opal

[ˈəʊpəl] nopale f
Collins English/French Electronic Resource. © HarperCollins Publishers 2005

opal

n (= stone)Opal m; (= colour)beigegraue Farbe
adjOpal-, opal-; (colour) → opalen (liter), → beigegrau schimmernd; opal blueopalblau; opal ringOpalring m
Collins German Dictionary – Complete and Unabridged 7th Edition 2005. © William Collins Sons & Co. Ltd. 1980 © HarperCollins Publishers 1991, 1997, 1999, 2004, 2005, 2007

opal

[ˈəʊpl] nopale m or f
Collins Italian Dictionary 1st Edition © HarperCollins Publishers 1995

opal

(ˈoupəl) noun
a type of usually bluish-white or milky white precious stone, with slight traces or streaks of various other colours. There are three opals in her brooch; (also adjective) an opal necklace.
Kernerman English Multilingual Dictionary © 2006-2013 K Dictionaries Ltd.
References in classic literature ?
The little fishing village, nestled in the cove where the sand-dunes met the harbor shore, looked like a great opal in the haze.
Mine, naturally, was the least expensive; it was an opal ring--the opal was my favourite stone, because it seems to blush and turn pale as if it had a soul.
But we were bound to walk, so we went on, whilst above our heads waved medusae whose umbrellas of opal or rose-pink, escalloped with a band of blue, sheltered us from the rays of the sun and fiery pelagiae, which, in the darkness, would have strewn our path with phosphorescent light.
The doctor then slowly poured some drops of the lemonade from the decanter into the cup, and in an instant a light cloudy sediment began to form at the bottom of the cup; this sediment first took a blue shade, then from the color of sapphire it passed to that of opal, and from opal to emerald.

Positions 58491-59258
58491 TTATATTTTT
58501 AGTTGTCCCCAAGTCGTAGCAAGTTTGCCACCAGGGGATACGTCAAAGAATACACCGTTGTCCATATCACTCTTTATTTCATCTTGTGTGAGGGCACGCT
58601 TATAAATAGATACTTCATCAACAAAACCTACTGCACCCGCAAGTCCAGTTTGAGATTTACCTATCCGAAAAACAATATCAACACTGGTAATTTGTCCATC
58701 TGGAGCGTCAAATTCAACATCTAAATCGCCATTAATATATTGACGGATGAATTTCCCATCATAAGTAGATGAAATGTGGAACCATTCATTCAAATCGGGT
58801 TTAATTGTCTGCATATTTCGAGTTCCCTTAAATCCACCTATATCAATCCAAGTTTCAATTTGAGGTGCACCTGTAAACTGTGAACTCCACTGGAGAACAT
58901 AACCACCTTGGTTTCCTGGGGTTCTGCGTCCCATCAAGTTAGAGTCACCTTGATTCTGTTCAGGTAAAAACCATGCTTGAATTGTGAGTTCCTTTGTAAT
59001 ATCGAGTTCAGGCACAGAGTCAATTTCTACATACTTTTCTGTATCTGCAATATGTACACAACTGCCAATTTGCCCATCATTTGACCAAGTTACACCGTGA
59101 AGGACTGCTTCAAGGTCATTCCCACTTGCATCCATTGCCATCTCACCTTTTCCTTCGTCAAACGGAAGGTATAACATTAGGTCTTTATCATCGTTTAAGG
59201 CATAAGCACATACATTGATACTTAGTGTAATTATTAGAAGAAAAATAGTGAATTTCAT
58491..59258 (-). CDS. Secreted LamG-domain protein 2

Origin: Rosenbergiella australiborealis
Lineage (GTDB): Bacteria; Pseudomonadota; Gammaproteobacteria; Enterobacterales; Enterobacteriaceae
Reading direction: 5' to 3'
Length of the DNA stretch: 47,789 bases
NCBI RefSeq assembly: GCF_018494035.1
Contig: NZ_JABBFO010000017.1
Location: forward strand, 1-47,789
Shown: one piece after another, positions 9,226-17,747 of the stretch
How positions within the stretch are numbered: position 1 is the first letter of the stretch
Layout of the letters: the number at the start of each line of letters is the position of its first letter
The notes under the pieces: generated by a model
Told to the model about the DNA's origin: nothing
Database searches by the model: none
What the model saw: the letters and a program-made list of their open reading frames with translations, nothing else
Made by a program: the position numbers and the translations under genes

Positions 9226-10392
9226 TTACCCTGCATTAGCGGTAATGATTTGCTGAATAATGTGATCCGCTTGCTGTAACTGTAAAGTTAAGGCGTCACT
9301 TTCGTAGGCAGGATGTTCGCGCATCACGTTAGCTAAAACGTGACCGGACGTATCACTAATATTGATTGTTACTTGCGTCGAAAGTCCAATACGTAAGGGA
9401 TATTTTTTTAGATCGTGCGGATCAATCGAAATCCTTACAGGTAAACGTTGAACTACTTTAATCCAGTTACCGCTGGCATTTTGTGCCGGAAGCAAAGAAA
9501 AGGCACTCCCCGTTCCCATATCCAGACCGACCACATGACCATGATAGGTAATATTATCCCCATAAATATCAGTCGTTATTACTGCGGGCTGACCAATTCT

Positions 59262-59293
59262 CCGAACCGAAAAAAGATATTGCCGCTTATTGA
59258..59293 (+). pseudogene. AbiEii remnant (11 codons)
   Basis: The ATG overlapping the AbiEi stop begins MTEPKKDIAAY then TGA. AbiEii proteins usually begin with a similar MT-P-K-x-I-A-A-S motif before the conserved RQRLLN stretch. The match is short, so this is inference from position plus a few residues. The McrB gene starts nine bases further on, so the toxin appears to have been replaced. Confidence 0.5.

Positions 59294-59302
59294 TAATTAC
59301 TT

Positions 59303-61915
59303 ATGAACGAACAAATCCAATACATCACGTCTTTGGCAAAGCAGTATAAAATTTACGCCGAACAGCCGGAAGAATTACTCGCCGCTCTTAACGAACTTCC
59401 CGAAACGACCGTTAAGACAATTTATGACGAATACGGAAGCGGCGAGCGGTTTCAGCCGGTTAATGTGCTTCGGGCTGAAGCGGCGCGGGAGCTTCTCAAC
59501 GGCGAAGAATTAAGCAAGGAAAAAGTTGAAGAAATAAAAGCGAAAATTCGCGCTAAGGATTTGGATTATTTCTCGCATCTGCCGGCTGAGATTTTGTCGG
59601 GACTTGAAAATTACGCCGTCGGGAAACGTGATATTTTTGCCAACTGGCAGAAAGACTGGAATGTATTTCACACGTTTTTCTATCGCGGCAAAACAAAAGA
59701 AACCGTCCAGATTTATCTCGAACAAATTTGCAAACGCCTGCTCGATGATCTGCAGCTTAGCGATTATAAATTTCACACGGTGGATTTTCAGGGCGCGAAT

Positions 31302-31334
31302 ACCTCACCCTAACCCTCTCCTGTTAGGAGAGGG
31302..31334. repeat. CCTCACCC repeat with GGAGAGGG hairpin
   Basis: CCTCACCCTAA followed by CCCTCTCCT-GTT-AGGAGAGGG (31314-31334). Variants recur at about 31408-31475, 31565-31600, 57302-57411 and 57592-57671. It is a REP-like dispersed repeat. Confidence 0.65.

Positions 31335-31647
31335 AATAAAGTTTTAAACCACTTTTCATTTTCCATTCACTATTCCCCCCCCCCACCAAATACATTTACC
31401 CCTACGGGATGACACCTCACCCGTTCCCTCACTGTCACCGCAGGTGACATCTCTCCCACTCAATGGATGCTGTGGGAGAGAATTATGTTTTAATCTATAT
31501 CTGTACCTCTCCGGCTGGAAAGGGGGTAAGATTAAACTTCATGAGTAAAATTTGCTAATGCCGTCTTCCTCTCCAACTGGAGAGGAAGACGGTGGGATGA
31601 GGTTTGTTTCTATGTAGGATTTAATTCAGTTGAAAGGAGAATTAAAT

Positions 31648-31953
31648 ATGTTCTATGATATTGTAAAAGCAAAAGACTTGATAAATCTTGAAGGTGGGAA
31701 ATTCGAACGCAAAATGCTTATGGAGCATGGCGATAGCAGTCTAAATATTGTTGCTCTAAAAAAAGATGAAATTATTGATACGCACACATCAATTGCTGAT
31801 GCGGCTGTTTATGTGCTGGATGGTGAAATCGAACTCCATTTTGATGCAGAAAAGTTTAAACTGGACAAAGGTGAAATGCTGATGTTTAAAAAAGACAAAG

When he undid the parcel which Bertrade had tossed to him he found that it contained a beautifully wrought ring set with a single opal.
"The dusk of the greenhouse is luminous yet With quivers of opal and tremors of gold; For the sun is at rest, and the light from the west, Like delicate wine that is mellow and old,
It was a large oblong opal set round with small diamonds,--a ring of distinguished design you could hardly help noticing, especially on a man's hand, for which it was too conspicuously dainty.
She was a charming woman of twenty-five or twenty-six years, with dark hair, blue eyes, and a nose slightly turned up, admirable teeth, and a complexion marbled with rose and opal. There, however, ended the signs which might have confounded her with a lady of rank.
The dome of clouds was tinged at its base with, as it were, the foam of rubies, fading away into opal and pearly tints, in proportion as the gaze was carried from base to summit.
Rich clouds, for canopies, about her curled - Fit emblems of the model of her world - Seen but in beauty - not impeding sight Of other beauty glittering thro' the light - A wreath that twined each starry form around, And all the opal'd air in color bound.
"Will you go far afield for a walk with me to-day?" he said to her and me, one idle afternoon of opal skies, pied meadows and misty hills.
See how the dog-roses have strewed the ground, and spread their opal petals over it."